UK envoy vows to fight human trafficking as victims’ remains fly home

By Phan Anh   November 27, 2019 | 07:32 pm GMT+7
UK envoy vows to fight human trafficking as victims’ remains fly home
Ambulance cars carry bodies of Vietnamese victims in the U.K. truck disaster from Hanoi to their hometown in central Vietnam, November 27, 2019. Photo by VnExpress/Ngoc Thanh.

British ambassador Gareth Ward vowed action against human trafficking as he commiserated with families of victims whose remains are being repatriated.

"Today (Wednesday), the first victims have been repatriated by plane from London and are now en route to their home provinces. I hope that this can bring some small comfort to their families and loved ones," Ward said in a video message in Vietnamese on the U.K. embassy’s Twitter account Wednesday.

"This is a very difficult time, but I promise the families and Vietnamese people as a whole that we will continue to boost the cooperation between the U.K. and Vietnam to prevent human trafficking and protect vulnerable people here.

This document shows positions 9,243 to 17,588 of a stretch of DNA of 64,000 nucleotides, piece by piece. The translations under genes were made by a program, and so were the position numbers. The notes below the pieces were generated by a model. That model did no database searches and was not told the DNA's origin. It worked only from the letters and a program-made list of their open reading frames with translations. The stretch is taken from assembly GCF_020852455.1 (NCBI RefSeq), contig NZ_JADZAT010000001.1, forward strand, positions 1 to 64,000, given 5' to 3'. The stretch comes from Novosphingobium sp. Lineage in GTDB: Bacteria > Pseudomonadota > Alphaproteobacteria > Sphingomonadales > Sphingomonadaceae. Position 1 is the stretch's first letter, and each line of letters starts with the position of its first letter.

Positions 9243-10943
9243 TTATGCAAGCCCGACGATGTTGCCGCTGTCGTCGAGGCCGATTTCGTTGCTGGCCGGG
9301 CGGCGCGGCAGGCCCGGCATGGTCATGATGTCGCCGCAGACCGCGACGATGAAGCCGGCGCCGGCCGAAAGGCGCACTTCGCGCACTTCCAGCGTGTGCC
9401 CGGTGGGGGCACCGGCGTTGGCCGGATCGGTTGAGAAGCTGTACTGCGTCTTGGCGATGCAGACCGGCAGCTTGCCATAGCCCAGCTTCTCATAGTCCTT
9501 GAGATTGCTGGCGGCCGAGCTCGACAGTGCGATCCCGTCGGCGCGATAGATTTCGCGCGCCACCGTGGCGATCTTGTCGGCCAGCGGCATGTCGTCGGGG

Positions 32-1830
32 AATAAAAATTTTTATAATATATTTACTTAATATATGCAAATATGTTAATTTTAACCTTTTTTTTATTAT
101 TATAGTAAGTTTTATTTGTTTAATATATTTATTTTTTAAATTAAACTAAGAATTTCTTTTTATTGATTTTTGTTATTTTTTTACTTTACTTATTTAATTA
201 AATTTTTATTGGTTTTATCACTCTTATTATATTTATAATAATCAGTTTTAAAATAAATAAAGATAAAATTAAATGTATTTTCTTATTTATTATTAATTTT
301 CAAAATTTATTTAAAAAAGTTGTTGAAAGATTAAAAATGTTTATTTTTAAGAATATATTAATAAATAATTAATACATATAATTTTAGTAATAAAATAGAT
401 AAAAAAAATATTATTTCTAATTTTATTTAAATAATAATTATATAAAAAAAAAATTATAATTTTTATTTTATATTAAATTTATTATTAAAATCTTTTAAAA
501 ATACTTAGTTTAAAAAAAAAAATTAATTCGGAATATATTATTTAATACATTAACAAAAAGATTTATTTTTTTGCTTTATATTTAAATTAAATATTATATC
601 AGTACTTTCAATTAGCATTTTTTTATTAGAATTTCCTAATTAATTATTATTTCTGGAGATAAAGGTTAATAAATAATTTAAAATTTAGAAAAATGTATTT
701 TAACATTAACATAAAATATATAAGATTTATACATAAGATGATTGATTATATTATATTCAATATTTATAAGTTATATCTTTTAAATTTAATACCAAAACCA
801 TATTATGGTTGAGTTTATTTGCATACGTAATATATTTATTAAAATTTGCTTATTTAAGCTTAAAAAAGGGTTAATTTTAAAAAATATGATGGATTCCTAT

"Human trafficking is an international problem that requires us to work together to solve it. We will continue working with the Vietnamese authorities to investigate the criminal acts that led to this tragedy," Ward said, adding that he would visit affected communities to express his condolences and reinforce the U.K.’s commitment to prevent similar incidents in the future.

As of Wednesday morning, the remains of 16 of 39 Vietnamese citizens killed in the U.K. truck tragedy last month were repatriated.

The 16 victims were natives of the central provinces of Nghe An, Ha Tinh and Quang Binh. The remains of the other victims will be sent back to Vietnam in later trips, but the specific timeline has yet to be announced.

Earlier this month, authorities released the identities of all 39 Vietnamese killed in the truck disaster. The youngest victim was 15 years old and the oldest 44.

Most of the victims, 21, were from Nghe An, 10 from Ha Tinh, and the rest from Quang Binh and Thua Thien-Hue Province also in central Vietnam, and Hai Duong Province and Hai Phong City in the north.

The Vietnamese government had decided to make advance payments to make sure the victims are brought home as soon as possible. It costs $1,771 to receive the victim's ashes and $2,855 for the bodies to be brought back in coffins, according to the Ministry of Foreign Affairs.

U.K. police have arrested seven people for their involvement in the truck disaster. In Vietnam, police have arrested 11 people in Nghe An and Ha Tinh for suspected involvement in human trafficking.

 
 
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